Song and the city


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  • The Broadway at 92Y Chorus's spring concert in June 2017. Photo: Jennifer Taylor




  • The Mendelssohn Glee Club rehearsing this month at the Broadway Spanish Church. Photo: Shoshy Ciment




The more than 200 ensembles in Manhattan ensure that choral culture thrives

BY SHOSHY CIMENT

Monday evenings are usually quiet on The Upper West Side. Unless, that is, you happen to be near the Broadway Spanish Church at 93rd Street and Amsterdam Avenue. And if you are, you will likely hear the voices of about 30 men radiate from the church’s basement windows to the otherwise still streets. They are the collective sound of the Mendelssohn Glee Club, the oldest men’s chorus in America.

For a singer hungry for performing, New York City is a smorgasbord. There are 222 active choirs and vocal ensembles peppering the Manhattan landscape, according to a choir directory run by Vocal Area Network, which catalogues and publicizes vocal ensemble concerts, auditions and general information. And that’s not counting the church-based choirs.

“Singing in New York is the greatest,” remarked Jack Willoughby, a seasoned baritone in the Mendelssohn Glee Club who has previously sung with the New York Choral Society and the Collegiate Chorale, now known as MasterVoices.

To this day, the Mendelssohn Glee Club performs in white ties and tails to audiences that have since shed their tuxedos and gloves but have retained their fascination with this New York musical tradition.

“If you take a male chorus, they’re kind of earthy sounding,” said Gene Wisoff, the club’s director for the past 25 years. “A treble choir is different.” In four parts - tenor, second tenor, baritone and bass - the group performs a variety of traditional pieces.

Other than possessing an appreciation for quality singing, the group is an eclectic mix. Singers include journalists, lawyers, students, doctors, dentists and engineers, some of them retired. Age-wise, the group runs the gamut as well; there are men with brown hair, men with white hair, and men with no hair at all.

But what once was regarded as a highfalutin, Upper Manhattan social club has somewhat declined in status since its founding in 1866. Entry to the club is not nearly as competitive as it once was; most current members were brought into the club by their friends.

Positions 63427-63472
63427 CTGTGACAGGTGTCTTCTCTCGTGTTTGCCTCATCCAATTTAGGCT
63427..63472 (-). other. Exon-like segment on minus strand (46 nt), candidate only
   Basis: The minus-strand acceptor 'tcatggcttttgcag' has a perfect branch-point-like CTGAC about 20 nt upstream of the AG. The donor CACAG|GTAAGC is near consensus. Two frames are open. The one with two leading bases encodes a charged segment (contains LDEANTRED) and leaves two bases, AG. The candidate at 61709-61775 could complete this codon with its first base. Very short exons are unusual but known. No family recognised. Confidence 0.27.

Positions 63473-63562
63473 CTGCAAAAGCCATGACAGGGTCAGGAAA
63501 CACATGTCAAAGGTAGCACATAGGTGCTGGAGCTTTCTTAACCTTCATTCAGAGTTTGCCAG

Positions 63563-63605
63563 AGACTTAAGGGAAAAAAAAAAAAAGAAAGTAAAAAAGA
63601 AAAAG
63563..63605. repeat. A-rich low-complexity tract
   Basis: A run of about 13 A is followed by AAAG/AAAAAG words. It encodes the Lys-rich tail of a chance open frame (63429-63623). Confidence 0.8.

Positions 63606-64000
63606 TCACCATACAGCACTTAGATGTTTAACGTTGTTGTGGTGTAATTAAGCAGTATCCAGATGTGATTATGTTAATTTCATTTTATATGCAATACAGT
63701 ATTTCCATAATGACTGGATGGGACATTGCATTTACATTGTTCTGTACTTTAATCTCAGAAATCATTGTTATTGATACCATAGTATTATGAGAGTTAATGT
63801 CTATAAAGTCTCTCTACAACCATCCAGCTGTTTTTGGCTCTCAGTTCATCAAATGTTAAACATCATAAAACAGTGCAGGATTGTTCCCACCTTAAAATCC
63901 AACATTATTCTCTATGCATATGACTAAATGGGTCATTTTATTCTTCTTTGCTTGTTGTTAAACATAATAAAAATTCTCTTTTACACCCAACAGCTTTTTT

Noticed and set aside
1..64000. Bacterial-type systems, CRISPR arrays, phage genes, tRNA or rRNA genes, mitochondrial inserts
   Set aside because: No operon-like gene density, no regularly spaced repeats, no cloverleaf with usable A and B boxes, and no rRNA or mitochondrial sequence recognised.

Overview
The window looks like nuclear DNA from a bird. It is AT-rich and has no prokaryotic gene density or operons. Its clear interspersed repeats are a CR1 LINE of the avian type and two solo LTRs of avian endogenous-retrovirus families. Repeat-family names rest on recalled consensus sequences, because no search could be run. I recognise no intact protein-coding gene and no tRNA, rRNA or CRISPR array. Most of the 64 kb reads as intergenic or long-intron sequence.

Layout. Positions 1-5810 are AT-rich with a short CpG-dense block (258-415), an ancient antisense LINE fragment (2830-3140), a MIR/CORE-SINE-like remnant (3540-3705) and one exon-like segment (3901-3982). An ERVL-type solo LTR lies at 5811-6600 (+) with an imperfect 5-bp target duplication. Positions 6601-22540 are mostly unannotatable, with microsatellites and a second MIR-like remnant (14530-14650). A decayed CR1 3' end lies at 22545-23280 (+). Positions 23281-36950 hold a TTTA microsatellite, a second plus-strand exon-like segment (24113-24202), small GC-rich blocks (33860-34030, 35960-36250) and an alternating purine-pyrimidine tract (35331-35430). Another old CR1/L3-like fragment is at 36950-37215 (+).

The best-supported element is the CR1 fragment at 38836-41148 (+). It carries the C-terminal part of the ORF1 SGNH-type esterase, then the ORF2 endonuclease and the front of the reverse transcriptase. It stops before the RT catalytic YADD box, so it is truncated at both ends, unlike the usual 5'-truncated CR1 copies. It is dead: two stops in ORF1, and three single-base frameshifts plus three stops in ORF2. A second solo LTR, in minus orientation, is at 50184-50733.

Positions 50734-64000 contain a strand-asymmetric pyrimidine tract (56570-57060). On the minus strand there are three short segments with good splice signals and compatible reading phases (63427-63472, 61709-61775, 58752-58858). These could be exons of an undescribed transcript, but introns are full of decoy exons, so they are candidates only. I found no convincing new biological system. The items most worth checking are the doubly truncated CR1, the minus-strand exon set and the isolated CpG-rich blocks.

“We’ve come down a bit in the world but maybe for the better,” said Ben Rinzler, a bass singer and treasurer of the club. “It’s become more democratic.”

For the Mendelssohn Glee Club, remaining a sentimental anchor in the ever-evolving New York choral landscape is a defining feature. Other choral groups, however, occupy different niches. The Jewish People’s Philharmonic Chorus, founded in 1922, has a repertoire composed entirely of Yiddish songs while the Lance Hayward Singers have been performing predominantly jazz-oriented arrangements since 1984.

In another vein, the Broadway at 92Y Chorus, an arm of the 92Y School of Music, describes itself as the only ensemble in New York devoted to performing songs exclusively from the American musical theater songbook, boasting a sing-along portion in many of its concerts.

“To sing and conduct this style of music is like riding a huge energy wave,” said Yana Stotland, the director of the 92Y School of Music. “There’s musically nothing like it!”

Evidently, for many New York musicians, sticking to the oldies doesn’t quite cut it.

Rejecting any restrictive form of old-school ensemble singing, conductor Vince Peterson took choral performance to the next level when he founded Choral Chameleon in 2008.

“I discovered that there is a fair amount of elitism out there,” said Peterson, a graduate of the Mannes School of Music who was saddened by what he saw as a tendency to reject “vernacular” music of the world as substantial musical compositions.

“A composer from 500 years ago might be saying the same fundamental thing about life and living as a pop music composer of today,” he reasoned. Hungry for new, meaningful music, Peterson began experimenting with genre-blending and performance-infused work, neglecting the one-sided nature of traditional choral showcase.

With 12 members in its original ensemble, Choral Chameleon pushes the limits of musical experience for its singers and audiences. In its performances, the group has incorporated body movement, aspects of traditional Japanese puppet theater, shadow puppetry and food.

In addition to its regular showcases, Choral Chameleon is the vocal ensemble-in-residence at National Sawdust, a new music venue in the city. The group also runs a yearly institute, an eight-day Brooklyn-based think tank where composers and conductors from all over the world flock to study and experiment with new music, using Choral Chameleon as a lab choir.

For Peterson, making meaningful art is his impetus to conduct. “It is very much an act of humility,” said Peterson. “It’s not about me.”

While styles and genres evolve over time, the thrill of making music appears to be everlasting. For Wisoff of the historic Mendelssohn Glee Club, the feeling is no different. “There’s a lot of satisfaction in this,” he said. “And it’s a lot of fun!”





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